In the spring of 2006 I received a call from Karen Weltchek Mueller, an alumna active with the Friends of Harvard and Radcliffe Rowing. She had seen photos of the bronze “Ted Anderson” sculling hands trophy I created for Cambridge Boat Club and USRowing, and wanted to commission a sculpture in honor of the centennial of Weld Boathouse. After discussions on site with her and Liz O’Leary, however, we agreed that possibilities for a bronze were limited: the boathouse already had a large bronze bust of George Walker Weld, and the only remaining spaces for artwork were the brick walls in the entrance foyer, or the exterior plinths above the front door.
I suggested that what might be artistically more impressive would be a suspended piece in the sky-lit barrel-vaulted ceiling space of the building’s second floor. Karen encouraged submitting a preliminary proposal outlining the three possibilities to the Friends meeting in late May, to determine whether there was support for anything at all, and any one idea in particular. The Friends approved a commissioned sculpture, and expressed interest in the most daring project of the suspended glass.
Upon further reflection, I abandoned both the bronze and plinth options, rejecting the former as uninteresting (nothing would work in the foyer except relief plaques, lost on the dark brick), and the latter as unwise (vulnerable to theft and vandalism). The suspended glass I felt would be aesthetically the most appropriate and innovative possibility, and one that would flow with the existing space’s structure. Indeed, I was concerned from the beginning to generate a design harmonizing with the building’s strong classic architecture, formal symmetrical design and traditional materials of muted tones (stucco, brick, plaster, slate, glass, copper, wood). I wanted to create art that – while not necessarily that of 1906 – would neither be pointedly and jarringly modern, nor anything that would appear quickly dated: it should still be a natural and elegant fit in another hundred years. I was also determined not to interfere with the architect’s achievement of creating a space that appears far larger than it actually measures, so issues of scale were paramount.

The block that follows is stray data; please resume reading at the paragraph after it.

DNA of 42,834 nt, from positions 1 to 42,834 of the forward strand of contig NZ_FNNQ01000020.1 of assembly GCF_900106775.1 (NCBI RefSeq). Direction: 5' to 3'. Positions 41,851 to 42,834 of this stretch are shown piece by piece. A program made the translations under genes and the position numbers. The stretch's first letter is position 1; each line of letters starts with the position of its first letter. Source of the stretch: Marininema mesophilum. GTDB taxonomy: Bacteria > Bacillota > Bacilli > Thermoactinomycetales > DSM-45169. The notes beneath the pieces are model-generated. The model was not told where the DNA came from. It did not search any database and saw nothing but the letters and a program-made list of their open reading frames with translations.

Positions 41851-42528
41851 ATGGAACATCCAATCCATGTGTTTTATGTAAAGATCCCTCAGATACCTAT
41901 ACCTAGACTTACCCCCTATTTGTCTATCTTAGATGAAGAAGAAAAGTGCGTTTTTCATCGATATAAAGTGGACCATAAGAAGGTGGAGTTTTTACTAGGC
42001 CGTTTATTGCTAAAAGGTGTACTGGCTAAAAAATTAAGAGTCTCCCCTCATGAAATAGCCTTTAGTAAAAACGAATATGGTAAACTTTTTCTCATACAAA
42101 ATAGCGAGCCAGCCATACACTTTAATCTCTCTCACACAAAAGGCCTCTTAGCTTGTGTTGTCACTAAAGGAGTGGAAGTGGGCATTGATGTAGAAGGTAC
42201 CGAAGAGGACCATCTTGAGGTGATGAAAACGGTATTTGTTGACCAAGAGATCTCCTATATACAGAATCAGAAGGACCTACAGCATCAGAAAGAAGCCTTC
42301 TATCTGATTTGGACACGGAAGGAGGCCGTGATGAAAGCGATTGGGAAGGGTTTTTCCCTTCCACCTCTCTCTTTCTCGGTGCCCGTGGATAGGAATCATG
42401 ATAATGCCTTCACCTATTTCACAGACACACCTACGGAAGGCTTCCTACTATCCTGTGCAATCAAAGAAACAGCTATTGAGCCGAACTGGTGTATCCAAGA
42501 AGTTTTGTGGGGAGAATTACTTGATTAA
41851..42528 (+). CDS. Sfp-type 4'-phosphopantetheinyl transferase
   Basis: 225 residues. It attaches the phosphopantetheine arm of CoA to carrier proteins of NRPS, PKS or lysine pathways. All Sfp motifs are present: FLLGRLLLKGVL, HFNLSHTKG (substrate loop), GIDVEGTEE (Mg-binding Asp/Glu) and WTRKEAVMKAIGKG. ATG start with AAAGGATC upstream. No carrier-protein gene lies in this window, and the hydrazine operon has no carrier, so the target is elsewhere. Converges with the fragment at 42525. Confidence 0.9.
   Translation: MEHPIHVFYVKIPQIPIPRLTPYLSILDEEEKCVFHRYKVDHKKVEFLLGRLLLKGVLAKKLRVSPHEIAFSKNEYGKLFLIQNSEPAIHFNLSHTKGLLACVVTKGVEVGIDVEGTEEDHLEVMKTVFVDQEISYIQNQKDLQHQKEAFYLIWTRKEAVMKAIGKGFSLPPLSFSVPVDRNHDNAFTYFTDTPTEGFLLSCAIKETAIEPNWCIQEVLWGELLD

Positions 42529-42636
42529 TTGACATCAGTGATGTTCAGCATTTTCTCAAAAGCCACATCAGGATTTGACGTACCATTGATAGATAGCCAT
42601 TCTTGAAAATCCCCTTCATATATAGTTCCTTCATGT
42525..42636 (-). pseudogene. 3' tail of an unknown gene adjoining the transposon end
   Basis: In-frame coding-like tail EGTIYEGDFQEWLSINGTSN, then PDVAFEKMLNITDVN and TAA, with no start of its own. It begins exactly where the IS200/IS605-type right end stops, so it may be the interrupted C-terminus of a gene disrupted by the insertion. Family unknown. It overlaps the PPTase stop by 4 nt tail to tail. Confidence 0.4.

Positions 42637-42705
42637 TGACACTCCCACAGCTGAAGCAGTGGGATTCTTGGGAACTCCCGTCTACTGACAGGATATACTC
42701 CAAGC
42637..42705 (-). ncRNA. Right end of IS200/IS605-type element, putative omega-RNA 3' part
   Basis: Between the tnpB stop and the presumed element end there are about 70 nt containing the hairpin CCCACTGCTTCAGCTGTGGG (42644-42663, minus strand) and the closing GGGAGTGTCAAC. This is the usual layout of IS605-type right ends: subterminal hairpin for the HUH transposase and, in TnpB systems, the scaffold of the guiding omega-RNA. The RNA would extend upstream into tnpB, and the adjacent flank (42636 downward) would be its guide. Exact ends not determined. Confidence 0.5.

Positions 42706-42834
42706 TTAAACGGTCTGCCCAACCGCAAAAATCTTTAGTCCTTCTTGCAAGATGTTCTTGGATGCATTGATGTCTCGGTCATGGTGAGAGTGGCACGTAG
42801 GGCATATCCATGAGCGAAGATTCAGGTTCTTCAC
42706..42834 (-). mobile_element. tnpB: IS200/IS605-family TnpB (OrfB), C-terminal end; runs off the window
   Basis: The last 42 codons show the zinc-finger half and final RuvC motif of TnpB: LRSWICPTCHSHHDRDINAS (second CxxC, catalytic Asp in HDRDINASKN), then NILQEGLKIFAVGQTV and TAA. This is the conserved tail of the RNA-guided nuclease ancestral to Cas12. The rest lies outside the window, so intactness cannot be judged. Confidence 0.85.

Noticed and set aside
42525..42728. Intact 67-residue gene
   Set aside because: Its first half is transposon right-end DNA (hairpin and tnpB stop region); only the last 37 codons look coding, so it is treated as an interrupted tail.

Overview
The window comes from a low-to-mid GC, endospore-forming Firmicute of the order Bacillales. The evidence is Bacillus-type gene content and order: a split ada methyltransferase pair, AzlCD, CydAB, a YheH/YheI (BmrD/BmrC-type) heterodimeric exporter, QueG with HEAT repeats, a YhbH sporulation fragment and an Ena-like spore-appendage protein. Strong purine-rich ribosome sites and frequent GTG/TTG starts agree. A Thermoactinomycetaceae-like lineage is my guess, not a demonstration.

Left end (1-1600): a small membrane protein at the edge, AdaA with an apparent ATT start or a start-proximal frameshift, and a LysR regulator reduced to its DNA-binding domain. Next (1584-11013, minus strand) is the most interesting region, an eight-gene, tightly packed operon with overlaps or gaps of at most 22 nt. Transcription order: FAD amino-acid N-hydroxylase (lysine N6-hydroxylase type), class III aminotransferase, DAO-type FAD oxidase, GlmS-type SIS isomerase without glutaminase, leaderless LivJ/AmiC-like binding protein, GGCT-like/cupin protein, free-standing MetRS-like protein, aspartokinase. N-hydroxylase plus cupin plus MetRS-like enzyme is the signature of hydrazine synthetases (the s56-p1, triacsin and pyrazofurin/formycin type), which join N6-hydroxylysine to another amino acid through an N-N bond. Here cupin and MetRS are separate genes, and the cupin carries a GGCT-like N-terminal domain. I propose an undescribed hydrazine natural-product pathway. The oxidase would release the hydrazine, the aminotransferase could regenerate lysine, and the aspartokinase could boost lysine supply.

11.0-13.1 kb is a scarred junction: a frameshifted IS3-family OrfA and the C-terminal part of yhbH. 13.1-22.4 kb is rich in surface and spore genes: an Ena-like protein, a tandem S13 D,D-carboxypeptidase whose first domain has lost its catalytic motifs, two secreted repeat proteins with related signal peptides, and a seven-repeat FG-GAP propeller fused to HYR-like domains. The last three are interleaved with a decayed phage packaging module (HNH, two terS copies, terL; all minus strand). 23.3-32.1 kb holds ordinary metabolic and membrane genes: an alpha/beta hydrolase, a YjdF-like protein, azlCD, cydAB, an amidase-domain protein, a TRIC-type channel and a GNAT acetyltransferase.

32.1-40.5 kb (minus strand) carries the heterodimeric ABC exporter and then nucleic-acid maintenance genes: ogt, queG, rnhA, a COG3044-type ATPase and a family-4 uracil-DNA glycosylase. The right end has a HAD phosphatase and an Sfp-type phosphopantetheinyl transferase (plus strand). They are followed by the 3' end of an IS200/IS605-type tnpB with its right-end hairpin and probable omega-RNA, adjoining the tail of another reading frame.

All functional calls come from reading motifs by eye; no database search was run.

I was further aware of needing to produce art embodying only the beautiful elements of the sport uniting all who have rowed there. Weld originally served as the boathouse for Harvard freshmen and the University’s scullers. While the freshmen now row at Newell, the scullers remain, joined by the House crews, graduate school crews and, of course, Radcliffe. Any representational figurative art would invite various problems, hence my decision to create a work solely concentrating on the play of light and water.
An image I have long loved is the trail left on water’s surface by a single shell. I chose this not from personal bias but for the pattern’s simplicity, clarity and elegance (an eight, no matter how well rowed, leaves a terrific mess). There is the constant straight wake of herringbone wavelets coming off the stern, the spreading lines of the bow wake, and the pairs of puddles: tight whorls reminiscent of a mushroom in cross-section when the oar first leaves them, they settle and widen in concentric rings while the central double vortexes persist. The single’s path also provides the appropriate symbolism and visual embodiment of the commission’s focus: a celebration of history’s journey through time, the continued existence of that which has gone before, and the widening ripple effect of a past still connected to our present.